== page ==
Most of the day has been sunny, occasional cloud cover and a light mist once or twice, but no rain yet. The next 4 days look like there will really be rain, so after delivering the masks and some asparagus to daughter’s house, I tackled the chicken problem.
First part of the job was to remove the inside fence that they were getting under when they were in the garden run. It was rolled and tossed over the fence on the east of the garden, the stakes pulled and sorted. I have two sizes of the garden stakes, one is right at 4 feet when pounded in the depth you are supposed to pound them, the rest are about a foot shorter. The longer ones and some sturdier T posts that are 4 feet when pounded in were set 3 feet to the east of the sturdy garden fence. The wire that had been removed was fastened to those posts. The chickens lost about 4 square feet of pen, I gained 4 square feet of compost, and that fence was attached to the other piece to change the configuration of their pen to a smaller square with a long 3 foot wide run off of it. The second piece of wire that I had removed was then used to provide a cover to the new run so the hawk can’t catch a chicken in that area. It was a fair amount of work and I didn’t finish cleaning up because I was worn out and it was time to prep dinner. There are about 15 T posts laying in the grass that need to be gathered and stored and several sizable rocks that were inside the pen blocking holes that need to be returned to one of the many rock piles.
It won’t take them long to make it a barren wasteland, but I have been putting large sheets of the spoiled hay bale in there and using more of it in the garden so that when the hay men come, they can give me a fresh bale for the upcoming year. I usually get one that either didn’t get properly tied or one that wasn’t full sized for me to use in their run and in the garden as mulch.
About a dozen years ago, I planted this Dogwood on the hill by the driveway. It had to be protected year after year from the deer nipping off the new growth. All of the native Dogwoods have bloomed out, but this one is just beginning.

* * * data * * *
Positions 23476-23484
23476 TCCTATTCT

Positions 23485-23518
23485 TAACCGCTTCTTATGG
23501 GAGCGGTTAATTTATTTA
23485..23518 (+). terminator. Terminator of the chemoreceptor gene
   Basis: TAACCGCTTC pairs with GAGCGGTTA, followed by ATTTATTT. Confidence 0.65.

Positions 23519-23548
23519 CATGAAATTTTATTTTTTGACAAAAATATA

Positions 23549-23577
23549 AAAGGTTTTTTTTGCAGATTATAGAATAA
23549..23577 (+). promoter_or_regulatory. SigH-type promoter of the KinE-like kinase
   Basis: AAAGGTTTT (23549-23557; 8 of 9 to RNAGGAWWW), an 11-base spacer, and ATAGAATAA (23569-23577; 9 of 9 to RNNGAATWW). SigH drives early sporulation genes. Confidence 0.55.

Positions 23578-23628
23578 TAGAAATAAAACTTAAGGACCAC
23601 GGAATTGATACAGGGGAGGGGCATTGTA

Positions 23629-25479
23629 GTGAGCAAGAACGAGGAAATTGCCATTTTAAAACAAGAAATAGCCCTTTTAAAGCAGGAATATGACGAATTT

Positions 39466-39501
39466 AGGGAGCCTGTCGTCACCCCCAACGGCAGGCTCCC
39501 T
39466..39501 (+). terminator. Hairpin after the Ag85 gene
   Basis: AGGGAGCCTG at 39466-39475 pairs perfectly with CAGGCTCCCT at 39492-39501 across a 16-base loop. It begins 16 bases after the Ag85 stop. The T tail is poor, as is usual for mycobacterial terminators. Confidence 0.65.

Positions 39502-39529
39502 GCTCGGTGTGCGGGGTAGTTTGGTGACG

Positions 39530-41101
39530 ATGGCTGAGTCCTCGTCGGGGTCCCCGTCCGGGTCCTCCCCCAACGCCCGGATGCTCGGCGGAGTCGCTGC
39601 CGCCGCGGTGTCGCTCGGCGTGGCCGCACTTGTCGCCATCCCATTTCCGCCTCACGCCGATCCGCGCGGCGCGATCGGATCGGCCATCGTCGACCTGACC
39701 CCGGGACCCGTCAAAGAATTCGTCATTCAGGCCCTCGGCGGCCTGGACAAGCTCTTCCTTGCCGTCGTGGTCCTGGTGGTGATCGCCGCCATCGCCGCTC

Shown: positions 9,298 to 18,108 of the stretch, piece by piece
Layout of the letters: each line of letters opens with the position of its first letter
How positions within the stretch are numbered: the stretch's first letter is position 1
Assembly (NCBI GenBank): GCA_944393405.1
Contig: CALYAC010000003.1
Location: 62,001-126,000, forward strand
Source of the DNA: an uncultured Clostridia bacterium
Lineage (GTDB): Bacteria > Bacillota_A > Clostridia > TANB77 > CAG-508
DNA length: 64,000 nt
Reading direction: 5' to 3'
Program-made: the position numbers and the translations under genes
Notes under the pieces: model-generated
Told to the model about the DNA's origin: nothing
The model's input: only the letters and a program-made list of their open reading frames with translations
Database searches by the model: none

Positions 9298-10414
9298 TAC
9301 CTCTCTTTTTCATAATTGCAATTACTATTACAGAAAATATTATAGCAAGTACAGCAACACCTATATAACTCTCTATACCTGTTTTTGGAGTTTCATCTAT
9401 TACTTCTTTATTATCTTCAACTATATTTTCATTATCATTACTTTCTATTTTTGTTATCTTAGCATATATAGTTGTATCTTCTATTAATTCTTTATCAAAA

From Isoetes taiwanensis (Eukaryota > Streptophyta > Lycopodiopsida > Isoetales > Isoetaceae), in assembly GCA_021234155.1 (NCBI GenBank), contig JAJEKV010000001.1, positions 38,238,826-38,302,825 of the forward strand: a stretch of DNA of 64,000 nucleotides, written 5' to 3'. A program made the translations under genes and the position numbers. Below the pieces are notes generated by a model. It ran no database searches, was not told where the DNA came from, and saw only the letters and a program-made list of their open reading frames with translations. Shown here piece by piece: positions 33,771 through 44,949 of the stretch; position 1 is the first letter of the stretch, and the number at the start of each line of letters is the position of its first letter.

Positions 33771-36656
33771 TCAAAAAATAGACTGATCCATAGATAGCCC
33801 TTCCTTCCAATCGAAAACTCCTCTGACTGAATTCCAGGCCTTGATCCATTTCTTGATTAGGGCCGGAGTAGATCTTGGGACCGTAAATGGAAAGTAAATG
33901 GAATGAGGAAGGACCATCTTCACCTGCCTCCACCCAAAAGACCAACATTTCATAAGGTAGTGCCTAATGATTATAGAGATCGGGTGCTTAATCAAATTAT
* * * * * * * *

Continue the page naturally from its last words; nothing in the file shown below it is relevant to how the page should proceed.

Our kitchen window and French doors from the dining room face south to the depth of our property. When I went down to prep dinner, I spotted a bear in the lower hay field. This is zoomed as much as the camera would zoom, then the photo cropped so that you can actually see the bear. This one is much larger than the little one we saw a few weeks ago, probably 125 to 150 pounds. It was a couple football fields away and seemed totally unaware of me on the deck taking it’s picture. It finally moved closer to the house, but stayed on the other side of the lower hay field fence, the disappeared into the woods to the west. Some years we don’t see any, this year we have had three sightings, two on our property and one near the bottom of the road near the creek.
Ah, the rain has begun, the veggie starts and seeds will get watered, I will take a few days off to read, spin, and knit. After the storms end around weeks end, there is weeding to be done between the garden proper and the outer fence. The chickens did a pretty good job when they were allowed in there, but they don’t like Creeping Charlie and a plant I haven’t identified that has a similar shaped leaf but is larger, spreading out 360 degrees from a substantial stem. They will eat the catmint leaves, but where it grows right under the fence, it needs to be dug out. I’m sure after 4 days of rain, there will be more found mint to dig out as well. It is less each time I work that area, but man that stuff is tenacious. After a few days of rain, the soil will be softer and easier to rid the fence line of grass and the outer path of weeds. I need more cardboard to put down so I can pile spoiled hay on it, that helps too.